Winners’ ribbons light up (L to R) Michael Hofmann, Laura Armstrong and Aaron Gross at the cake-decorating contest, one of the many carnival festivities at Myrtle Philip School Friday, March 12.

No, it’s not a tug-of-war – students at Myrtle Philip School team up to take John Crewman for a real ride during the dog-sled event during the winter carnival.

Another sunny weekend on the patio of Stoney’s.

Taking a break, and enjoying the spring air. Umberto Menghi still has a smile despite having one leg shackled in a cast. Umberto broke his leg while skiing.

1983

Megan Armstrong, Jim Parson and Sue Boyd, winners in Whistler Challenge Series. The question is who keeps the attractive wooden trophy?

Vancouver’s hottest R&B band. The Lincolns, will be rockin’ it up at Stumps lounge in the Delta Mountain Inn until March 19.

Every wonder why they’re called SANDwiches? Cliff Jennings chose a nice sunny lunch hour Friday, March 11 to try out the new sweeper attachment on this golf course vehicle. Several munchers were kind of choked up.

The new Heritage Canada sign by Charlie Doyle.

Who knew porcupine chew television lines?

Behind the counter and waiting to serve you at the Rainbow Grocer are new owners (L to R) Dale Trudgeon, Lynn Trudgeon and Earl Grey (missing and on meat run is Cal Schacter). The store, located at the Gulf Service Station, is open from 10 am until 7 pm each day and until 0 pm on Fridays and Saturdays. Step in for fresh meats and seafoods and ask them about freezer packs.

1984

Several thousand people travelled from the gondola base to Whistler Village Sunday to see downhill winners Bill Johnson (US), Helmut Hoeflehner (Austria) and Pirmin Zurbriggen (Switzerland) receive their soapstone sculptured trophies.

Todd Brooker, along with the rest of the Canadian downhill team, visited Myrtle Philip School last Wednesday, and in between signing autographs Brooker gave a short speech.

A playful Expo Ernie floated high and mighty above all the excitement in the Village Square beer garden Thursday. After a magnificent Voodoo jet fly-past, Expo Ernie and hundreds of others paraded down to Mountain Square for the official opening ceremonies of the Molson World Downhill.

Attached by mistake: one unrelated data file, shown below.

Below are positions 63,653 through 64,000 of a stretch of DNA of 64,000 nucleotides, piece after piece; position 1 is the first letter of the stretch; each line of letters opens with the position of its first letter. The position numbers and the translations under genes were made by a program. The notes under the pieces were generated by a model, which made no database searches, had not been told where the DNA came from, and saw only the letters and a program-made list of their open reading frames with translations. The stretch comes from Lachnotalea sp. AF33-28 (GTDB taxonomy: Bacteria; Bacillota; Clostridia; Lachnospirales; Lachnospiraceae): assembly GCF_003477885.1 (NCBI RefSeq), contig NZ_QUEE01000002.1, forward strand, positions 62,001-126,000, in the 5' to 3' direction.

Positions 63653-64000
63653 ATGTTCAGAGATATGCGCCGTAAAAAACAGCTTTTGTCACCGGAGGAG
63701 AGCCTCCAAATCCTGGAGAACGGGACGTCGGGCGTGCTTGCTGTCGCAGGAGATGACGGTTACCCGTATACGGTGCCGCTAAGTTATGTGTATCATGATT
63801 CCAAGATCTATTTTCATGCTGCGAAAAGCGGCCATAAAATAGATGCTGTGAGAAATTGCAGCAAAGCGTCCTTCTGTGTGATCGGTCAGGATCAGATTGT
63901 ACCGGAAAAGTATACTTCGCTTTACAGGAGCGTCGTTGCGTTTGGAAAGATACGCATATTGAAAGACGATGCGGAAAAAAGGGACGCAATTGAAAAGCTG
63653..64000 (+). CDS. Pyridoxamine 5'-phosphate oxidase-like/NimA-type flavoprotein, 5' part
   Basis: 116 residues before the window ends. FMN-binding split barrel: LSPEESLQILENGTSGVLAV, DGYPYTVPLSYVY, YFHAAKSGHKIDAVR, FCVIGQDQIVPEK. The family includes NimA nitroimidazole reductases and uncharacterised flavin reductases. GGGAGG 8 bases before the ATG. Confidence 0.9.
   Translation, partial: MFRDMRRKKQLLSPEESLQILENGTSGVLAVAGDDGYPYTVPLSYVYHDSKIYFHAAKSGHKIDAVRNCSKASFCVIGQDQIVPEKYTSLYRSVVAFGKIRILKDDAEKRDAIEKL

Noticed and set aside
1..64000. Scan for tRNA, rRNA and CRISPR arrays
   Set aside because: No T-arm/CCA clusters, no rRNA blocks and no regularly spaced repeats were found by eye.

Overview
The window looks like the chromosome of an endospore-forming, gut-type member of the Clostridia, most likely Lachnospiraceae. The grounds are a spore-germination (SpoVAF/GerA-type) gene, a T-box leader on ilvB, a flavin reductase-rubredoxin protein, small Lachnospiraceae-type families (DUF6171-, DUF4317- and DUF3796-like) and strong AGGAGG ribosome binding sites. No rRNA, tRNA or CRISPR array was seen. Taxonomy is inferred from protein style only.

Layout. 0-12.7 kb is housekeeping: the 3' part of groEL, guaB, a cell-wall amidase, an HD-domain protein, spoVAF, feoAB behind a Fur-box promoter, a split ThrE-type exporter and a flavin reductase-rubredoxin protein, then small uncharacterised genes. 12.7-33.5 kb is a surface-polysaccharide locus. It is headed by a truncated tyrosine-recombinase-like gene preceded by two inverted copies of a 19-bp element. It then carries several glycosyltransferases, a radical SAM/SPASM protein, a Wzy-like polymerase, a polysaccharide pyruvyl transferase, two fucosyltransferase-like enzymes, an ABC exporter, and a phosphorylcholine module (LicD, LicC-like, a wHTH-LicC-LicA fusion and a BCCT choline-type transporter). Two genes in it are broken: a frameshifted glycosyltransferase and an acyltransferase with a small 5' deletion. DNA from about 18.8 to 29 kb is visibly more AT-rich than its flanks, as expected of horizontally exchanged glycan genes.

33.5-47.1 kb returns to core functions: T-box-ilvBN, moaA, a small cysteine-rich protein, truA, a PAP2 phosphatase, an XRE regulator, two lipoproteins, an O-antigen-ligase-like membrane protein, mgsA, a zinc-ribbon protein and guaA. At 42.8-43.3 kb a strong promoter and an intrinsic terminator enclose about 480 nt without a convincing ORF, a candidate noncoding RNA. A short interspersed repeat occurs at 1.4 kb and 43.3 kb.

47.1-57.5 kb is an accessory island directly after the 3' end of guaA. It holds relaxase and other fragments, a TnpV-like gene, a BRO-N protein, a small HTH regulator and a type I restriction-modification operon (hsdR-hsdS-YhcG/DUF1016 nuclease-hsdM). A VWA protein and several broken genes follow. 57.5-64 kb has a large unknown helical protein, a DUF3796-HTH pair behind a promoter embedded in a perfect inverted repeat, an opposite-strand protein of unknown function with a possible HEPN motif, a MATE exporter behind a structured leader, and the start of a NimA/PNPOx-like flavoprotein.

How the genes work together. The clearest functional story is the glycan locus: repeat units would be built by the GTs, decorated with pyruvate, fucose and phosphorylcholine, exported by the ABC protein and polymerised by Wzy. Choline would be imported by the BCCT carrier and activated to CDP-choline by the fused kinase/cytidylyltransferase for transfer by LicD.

Standing room only was no exaggeration both Friday and Saturday night in the festival tent. Doug & The Slugs put on their best side for Winterfest – both nights sold out, and estimates are that 2,000 danced their way through the tent Saturday.

Just a few plates of antipasto were served for the 116 guests at Saturday’s Grand Ball in Myrtle Philip School. Diners paid $125 each for the five-course dinner, with proceeds going to help defray Winterfest Society expenses.

Grassroots Galleries – Olive’s Market

What is now Olive’s Community Market in Function Junction used to be The Burnt Stew Café and was originally owned by Colin Pitt-Taylor. Not to be mixed up with Burnt Stew Computing that is still in Function Junction. Colin is now one of the board members for the Whistler Museum but before that he began a collection of his very own on the walls of the café. The collection is mostly made up of photos from Whistler’s early 70’s days and includes a lot of local characters. Though it also includes an old sled (that is no longer there due to needing room for inventory), skis and ski poles as well.

According to one of the managers of the market the artifacts inside the store are on loan from an antique shop in Squamish. Unfortunately this means there is no surefire way to know the history of them, aside from the fact they were probably used on Whistler Mountain in the early days.

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Some of the photos on the wall are the same ones from collections that the museum was given as well, including some of Cliff Jenning’s and Jim Kennedy’s photos as well as a few photos from the Soo Valley.

One of the stand out photos they have on display is the famous Toad Hall poster that is the most popular item in the Museum’s gift shop. It’s fun and quirky attitude perfectly embodies the 70’s era in Whistler and fits right in amongst the other photos in Olive’s.

Colin Pitt-Taylor used a lot of photos from his own collection and gathered the others from his friends. He started the process because after the village was completed there was not much left that recognized what Whistler had been like pre-village life; back when the local community was even smaller than it is today and when there were not as many tourists visiting the area. Colin wanted to commemorate that time in Village history and did so on the walls of the Burnt Stew café. Fortunately for the community it is still there in Olive’s even after the café was closed.